A prehistoric “fuzzy rhinoceros” sometimes credited as a potential source of the unicorn myth, may have lived at the same time as humans, new research has suggested.
Several animals have been cited as inspirations for a magical horse with a single, powerful horn, including the oryx and the narwhal whale — whose tusks were sometimes traded as evidence of unicorns in the middle ages.
The Elasmotherium sibiricum, or ‘Siberian rhinoceros’, is another compelling contender; with a single horn, standing six feet tall with huge teeth it was very different to the classic unicorn of myth, but was in some ways visually similar. And it’s a mistake that’s been made at least once — a reference to a ‘unicorn’ in travel diaries ascribed to Marco Polo almost certainly describe a Javan rhino.
Until now it was thought the ancient animal died out too far too early — around 350,000 years ago — to persist in human memory or oral history. But new research suggests that it actually persisted in Kazakhstan until around 29,000 years ago, which means that its lifespan overlapped with that of modern humans. The study from Tomsk State University, published in the American Journal of Applied Sciences, details new fossil evidence of the Elasmotherium sibiricum, which could be up to 9,000lbs in weight. “Most likely, the south of Western Siberia was a refúgium, where this rhino persevered the longest in comparison with the rest of its range,” said Andrey Shpanski, a palaeontologist who worked on the study.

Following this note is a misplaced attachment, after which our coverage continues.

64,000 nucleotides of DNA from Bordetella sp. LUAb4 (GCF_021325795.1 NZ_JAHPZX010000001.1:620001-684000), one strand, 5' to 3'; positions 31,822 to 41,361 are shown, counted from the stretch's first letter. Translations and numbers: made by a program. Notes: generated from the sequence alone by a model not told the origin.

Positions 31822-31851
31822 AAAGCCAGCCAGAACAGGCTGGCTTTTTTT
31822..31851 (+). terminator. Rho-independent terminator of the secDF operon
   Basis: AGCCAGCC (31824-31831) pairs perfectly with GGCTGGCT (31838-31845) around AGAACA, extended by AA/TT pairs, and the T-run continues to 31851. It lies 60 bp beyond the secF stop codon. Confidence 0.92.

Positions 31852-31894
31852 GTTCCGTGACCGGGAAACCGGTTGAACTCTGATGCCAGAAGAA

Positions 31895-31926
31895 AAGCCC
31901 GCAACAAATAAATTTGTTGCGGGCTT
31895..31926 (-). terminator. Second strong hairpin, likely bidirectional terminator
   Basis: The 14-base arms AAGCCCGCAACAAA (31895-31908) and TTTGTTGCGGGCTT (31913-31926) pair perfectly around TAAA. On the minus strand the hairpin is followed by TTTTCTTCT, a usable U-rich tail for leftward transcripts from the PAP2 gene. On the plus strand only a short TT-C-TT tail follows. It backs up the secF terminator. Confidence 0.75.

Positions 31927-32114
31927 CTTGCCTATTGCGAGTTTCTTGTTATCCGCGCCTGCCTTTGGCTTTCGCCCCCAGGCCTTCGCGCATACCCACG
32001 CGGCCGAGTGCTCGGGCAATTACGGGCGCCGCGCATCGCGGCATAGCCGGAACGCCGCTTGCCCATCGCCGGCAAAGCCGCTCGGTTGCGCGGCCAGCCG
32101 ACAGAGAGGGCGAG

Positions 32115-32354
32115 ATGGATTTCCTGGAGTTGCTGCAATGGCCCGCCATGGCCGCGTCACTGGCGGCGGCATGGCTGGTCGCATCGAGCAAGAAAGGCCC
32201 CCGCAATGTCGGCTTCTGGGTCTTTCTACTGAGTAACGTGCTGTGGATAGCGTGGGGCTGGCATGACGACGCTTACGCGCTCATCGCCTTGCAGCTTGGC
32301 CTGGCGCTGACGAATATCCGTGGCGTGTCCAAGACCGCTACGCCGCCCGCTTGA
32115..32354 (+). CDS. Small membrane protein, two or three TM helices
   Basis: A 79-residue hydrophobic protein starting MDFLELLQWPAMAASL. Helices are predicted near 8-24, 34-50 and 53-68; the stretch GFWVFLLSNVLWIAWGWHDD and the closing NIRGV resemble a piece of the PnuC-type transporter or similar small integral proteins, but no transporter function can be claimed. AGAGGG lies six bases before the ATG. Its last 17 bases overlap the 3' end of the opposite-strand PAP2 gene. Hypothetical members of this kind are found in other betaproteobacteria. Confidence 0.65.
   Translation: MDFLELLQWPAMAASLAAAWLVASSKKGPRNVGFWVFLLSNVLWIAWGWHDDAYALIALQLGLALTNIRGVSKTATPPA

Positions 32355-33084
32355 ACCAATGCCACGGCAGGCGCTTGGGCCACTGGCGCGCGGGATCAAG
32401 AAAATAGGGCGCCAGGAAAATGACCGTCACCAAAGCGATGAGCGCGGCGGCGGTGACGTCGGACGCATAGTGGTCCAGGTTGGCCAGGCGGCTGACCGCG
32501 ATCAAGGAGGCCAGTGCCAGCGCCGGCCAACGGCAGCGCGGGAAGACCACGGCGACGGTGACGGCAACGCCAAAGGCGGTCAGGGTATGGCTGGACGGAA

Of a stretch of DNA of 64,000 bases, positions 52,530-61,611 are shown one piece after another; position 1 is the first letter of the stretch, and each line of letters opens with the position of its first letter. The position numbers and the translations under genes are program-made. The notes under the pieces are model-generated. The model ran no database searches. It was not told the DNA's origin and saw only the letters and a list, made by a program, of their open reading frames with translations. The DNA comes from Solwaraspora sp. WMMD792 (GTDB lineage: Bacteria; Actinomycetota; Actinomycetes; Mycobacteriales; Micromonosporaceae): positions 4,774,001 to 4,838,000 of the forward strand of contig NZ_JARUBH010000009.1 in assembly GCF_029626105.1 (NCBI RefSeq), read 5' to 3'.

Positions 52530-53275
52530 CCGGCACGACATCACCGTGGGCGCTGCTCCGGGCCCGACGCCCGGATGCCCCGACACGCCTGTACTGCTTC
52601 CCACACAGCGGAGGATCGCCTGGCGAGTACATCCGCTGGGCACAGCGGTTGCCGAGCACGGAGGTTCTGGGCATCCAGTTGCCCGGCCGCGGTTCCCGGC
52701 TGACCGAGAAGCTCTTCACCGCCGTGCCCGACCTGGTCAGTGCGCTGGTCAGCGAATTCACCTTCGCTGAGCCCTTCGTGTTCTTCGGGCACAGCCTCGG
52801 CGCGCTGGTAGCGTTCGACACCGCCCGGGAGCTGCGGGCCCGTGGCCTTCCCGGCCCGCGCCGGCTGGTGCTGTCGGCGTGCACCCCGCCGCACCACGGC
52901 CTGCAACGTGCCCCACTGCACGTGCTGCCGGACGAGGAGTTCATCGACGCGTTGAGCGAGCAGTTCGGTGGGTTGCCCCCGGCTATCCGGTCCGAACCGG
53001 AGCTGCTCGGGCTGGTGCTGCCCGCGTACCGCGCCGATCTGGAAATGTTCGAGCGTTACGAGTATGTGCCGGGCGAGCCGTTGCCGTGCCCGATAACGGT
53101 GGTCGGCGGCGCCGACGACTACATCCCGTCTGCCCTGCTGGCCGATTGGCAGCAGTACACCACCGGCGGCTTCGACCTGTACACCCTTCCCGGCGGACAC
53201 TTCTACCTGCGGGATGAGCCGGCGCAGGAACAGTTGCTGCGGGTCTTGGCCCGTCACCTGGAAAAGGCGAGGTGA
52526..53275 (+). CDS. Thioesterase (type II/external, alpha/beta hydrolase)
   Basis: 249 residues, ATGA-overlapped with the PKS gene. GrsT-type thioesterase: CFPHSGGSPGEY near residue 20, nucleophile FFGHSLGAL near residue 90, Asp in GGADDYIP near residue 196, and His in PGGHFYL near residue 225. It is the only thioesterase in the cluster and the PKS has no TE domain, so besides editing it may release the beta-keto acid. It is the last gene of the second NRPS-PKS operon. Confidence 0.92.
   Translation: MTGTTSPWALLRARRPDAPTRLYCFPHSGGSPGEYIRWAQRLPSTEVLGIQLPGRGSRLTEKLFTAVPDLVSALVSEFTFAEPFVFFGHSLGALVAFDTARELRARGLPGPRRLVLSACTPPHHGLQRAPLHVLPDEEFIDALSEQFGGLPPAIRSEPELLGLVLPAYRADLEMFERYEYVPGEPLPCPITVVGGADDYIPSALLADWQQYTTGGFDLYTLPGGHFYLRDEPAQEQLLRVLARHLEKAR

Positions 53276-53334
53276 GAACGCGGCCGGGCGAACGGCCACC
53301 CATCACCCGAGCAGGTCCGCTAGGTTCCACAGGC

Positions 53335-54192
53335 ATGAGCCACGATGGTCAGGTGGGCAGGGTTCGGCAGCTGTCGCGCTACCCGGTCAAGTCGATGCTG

The study appears to show that the rhinoceros probably did live longer than thought. Of course that is far from conclusive proof that it forms the basis of the unicorn idea — or even that the concept pre-dates ancient Greece.
Usually the source of the unicorn was located in India by the Greeks, but research has suggested that tablets from the Indus Valley depicting ‘unicorns’, actually show aurochs — large cattle with two horns. The tablets depict animals only in profile, it is suggested, meaning that their two horns are depicted as one.
Many ‘unicorn’ remains have since been revealed to be horned or antler-ed animals with genetic mutations. The discovery of a ‘unicorn deer’ in Italy in 2008 was found to be either a genetic mutation or “the result of some kind of trauma in the early life of the deer”.